Vacationing With Your Pet

Anthony Melchiorri

Anthony Melchiorri, star of Hotel Impossible, offers insider tips on staying in hotels with pets. Photo courtesy of the Travel Channel

Hotel Impossible star shares tips to make hotel stays possible

By Eve Becker

In the Travel Channel’s new series Hotel Impossible, Anthony Melchiorri is the hotel “fixer.” He swoops in, uncovers the flaws in a struggling hotel, and quickly whips it into shape.

In filming the series, which premiered in April, Melchiorri has not yet encountered any animal-related issues in the hotels he has worked with. “But my nickname is ‘Pit Bull,’ so if you ask them, they’ve had a Pit Bull in their hotel,” Melchiorri laughs.

Given the popularity of people traveling with pets, hotels are increasingly adopting pet policies. Many hotels cater to pets, just as they cater to their guests, he says.

“It used to be that people would walk in the back door with their pet. Nowadays, when you walk in a hotel with a pet, you’re a celebrity,” he says. Some hotels not only welcome your pet, but pamper them with a room service menu, pet beds, special treats, pet toys, and a concierge who is dialed in to the animal scene.

At the Algonquin Hotel in New York City, where Melchiorri was general manager, Matilda the cat was the star. The storied hotel has an 80-year history of having Matilda the cat (or more accurately, a succession of cats named Matilda) as its mascot. “She sits in the middle of the lobby like a queen. Everybody who checks in pets Matilda,” Melchiorri says. Every year, Matilda is feted with a lavish birthday celebration and is host to a star-studded feline fashion show.

When the Algonquin needed to close in 2004 for renovations, Melchiorri spun the announcement: Matilda was going on vacation so the hotel needed to close. He held a press event where Matilda was whisked off to her vacation in a Rolls-Royce convertible while cameras snapped.

Despite being in the hotel business, Melchiorri does not travel with his dog Sandy, a 17-year-old Yellow Lab/White Shepherd mix. Sandy is a beloved companion to Melchiorri’s three daughters, a 9-year-old and 12-year-old twins. “Before the girls came, she was our daughter,” Melchiorri says. “Sandy has brought a lot of love into our lives.”

Melchiorri’s insider tips for staying in hotels with pets:
• Check out the hotel’s pet policy on its website. Pet-friendly hotels typically have something on their website marketing to the animal lover. If a hotel only mentions pets in tiny print, then they may not embrace pets. Call the hotel to judge if they truly welcome pets. You want to go to a hotel that as soon as you walk in and the bellman greets you, they’re going to greet your pet and give him a bone.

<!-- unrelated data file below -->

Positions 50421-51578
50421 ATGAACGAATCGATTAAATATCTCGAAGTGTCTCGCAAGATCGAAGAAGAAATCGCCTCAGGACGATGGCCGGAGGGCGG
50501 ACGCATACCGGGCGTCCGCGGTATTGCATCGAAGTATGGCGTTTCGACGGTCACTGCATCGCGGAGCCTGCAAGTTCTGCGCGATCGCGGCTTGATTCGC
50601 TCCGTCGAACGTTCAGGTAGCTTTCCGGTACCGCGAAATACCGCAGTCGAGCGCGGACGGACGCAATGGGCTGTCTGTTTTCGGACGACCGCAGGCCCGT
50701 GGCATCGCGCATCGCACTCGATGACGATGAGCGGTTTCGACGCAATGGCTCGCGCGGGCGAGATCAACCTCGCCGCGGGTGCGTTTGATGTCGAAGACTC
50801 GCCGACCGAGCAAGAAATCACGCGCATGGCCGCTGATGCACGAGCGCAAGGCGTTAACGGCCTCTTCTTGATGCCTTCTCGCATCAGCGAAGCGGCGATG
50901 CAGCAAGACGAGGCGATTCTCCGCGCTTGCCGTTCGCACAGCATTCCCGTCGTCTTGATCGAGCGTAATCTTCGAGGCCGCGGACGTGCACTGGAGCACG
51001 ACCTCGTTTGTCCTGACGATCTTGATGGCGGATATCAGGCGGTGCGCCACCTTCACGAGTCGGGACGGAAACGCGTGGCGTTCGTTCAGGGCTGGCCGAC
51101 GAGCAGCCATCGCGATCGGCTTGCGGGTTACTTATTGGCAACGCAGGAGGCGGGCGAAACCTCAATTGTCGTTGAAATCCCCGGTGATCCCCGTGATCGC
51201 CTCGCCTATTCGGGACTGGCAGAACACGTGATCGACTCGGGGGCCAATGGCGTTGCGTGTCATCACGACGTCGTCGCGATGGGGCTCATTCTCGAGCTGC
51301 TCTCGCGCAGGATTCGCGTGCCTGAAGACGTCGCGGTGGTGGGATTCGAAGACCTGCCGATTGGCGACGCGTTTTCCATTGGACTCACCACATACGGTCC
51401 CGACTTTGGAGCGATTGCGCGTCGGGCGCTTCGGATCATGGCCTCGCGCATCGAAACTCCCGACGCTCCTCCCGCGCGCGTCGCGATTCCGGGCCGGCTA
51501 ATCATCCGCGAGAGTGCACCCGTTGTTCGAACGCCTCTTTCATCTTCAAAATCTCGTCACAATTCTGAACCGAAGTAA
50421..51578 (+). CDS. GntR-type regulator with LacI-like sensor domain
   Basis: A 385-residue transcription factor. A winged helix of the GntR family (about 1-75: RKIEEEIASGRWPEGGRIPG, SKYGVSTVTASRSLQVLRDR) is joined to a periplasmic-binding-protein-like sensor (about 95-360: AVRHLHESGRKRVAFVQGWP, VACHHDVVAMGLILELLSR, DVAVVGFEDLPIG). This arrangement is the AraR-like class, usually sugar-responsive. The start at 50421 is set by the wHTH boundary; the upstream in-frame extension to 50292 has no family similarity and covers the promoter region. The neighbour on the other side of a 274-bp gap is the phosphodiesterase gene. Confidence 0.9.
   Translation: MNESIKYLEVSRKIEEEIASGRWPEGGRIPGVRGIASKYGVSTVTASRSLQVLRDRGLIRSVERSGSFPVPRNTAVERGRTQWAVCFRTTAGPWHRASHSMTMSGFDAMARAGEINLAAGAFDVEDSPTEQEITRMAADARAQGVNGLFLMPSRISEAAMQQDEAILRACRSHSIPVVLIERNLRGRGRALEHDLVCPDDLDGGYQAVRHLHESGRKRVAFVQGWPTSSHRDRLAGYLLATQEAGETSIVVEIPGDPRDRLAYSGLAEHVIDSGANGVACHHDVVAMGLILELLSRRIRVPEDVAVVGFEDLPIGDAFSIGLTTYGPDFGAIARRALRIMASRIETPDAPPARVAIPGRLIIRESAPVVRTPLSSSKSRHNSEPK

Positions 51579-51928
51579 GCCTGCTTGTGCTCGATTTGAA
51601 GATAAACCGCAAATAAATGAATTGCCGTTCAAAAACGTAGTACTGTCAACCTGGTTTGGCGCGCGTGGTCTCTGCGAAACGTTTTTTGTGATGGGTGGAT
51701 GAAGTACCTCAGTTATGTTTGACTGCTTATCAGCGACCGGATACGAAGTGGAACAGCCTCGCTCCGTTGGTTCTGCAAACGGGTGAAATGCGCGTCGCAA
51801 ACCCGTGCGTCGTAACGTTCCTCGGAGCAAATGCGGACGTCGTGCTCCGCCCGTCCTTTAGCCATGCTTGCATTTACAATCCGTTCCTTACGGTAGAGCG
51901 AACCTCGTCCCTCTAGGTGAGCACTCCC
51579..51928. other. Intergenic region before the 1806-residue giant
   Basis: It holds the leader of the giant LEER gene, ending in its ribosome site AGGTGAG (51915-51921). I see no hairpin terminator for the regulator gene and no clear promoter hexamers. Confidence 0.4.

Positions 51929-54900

• Follow the pet policy. Check the policy for size restrictions and number of pets allowed in the room. Be aware that most hotels have a cleaning charge of $25 to $125, depending on the size of the animal. Don’t try to sneak your pet into the hotel.

• When you need to leave your pet alone in your hotel room, keep your pet in a crate. The housekeeper may not love your pet as much as you do, and some of the housekeepers may be petrified of animals. If your dog doesn’t do well in a crate, make babysitting arrangements through a doggie daycare or dog walking service.

• If your pet has a potty accident, call housekeeping to clean up with appropriate cleaning products. Keep the cleaning to the professionals. Don’t clean it yourself, and don’t use the towels in the room. Just call housekeeping —no harm, no foul. They will be more than happy to clean up after your pet, as long as you let them know. They don’t want another guest to experience something that they shouldn’t experience.

• If the bellman walks your dog, take care of the bellman. The typical rate is $5 for every 10 minutes. Melchiorri insists that all his bellmen have bones in their pockets. They will not only give your dog a bone, but they will give any dog who walks past the hotel a bone—a true mark of a pet-friendly hotel.

• On flip side, don’t ask another hotel guest to walk your dog. Sometimes guests become friendly with each other and ask a new acquaintance to walk their dog. It’s a bad idea. You wouldn’t give your child to a stranger—don’t give your pet to a stranger.

• Call the hotel in advance and let them know if you have specific needs. A hotel should treat your pets the way they treat you. Tell the hotel about your pet before you arrive. Let the hotel staff know your pet’s likes. They make accommodations for your taste, so they’ll make accommodations for your pet’s tastes.

Check out Hotel Impossible on TravelChannel.com

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